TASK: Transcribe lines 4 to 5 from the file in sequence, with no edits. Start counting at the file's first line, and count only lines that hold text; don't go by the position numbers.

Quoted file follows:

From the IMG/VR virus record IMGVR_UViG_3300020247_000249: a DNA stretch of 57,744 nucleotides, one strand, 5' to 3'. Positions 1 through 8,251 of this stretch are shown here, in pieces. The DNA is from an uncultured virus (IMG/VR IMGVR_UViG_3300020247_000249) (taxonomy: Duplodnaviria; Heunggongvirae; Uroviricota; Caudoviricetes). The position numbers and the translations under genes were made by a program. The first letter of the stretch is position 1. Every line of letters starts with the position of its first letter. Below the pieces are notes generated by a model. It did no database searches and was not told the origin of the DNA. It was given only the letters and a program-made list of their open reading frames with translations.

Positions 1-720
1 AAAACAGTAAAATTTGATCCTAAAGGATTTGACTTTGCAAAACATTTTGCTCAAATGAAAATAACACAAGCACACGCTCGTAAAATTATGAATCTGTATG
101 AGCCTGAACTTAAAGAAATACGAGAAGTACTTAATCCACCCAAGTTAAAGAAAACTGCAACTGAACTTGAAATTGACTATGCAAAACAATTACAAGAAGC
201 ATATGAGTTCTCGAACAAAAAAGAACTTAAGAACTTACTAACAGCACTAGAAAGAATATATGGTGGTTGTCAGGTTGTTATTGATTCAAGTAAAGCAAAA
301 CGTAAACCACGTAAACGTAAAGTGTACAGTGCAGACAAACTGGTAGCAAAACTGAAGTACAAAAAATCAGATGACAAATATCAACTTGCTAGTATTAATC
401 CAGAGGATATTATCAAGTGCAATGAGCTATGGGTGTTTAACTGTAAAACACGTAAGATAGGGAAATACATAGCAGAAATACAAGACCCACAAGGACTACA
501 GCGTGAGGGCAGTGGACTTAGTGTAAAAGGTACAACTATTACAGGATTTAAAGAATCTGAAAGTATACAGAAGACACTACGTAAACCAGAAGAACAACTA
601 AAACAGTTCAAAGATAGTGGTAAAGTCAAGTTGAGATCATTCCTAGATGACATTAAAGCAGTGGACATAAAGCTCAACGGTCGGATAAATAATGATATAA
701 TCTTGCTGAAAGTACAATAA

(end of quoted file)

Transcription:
101 AGCCTGAACTTAAAGAAATACGAGAAGTACTTAATCCACCCAAGTTAAAGAAAACTGCAACTGAACTTGAAATTGACTATGCAAAACAATTACAAGAAGC
201 ATATGAGTTCTCGAACAAAAAAGAACTTAAGAACTTACTAACAGCACTAGAAAGAATATATGGTGGTTGTCAGGTTGTTATTGATTCAAGTAAAGCAAAA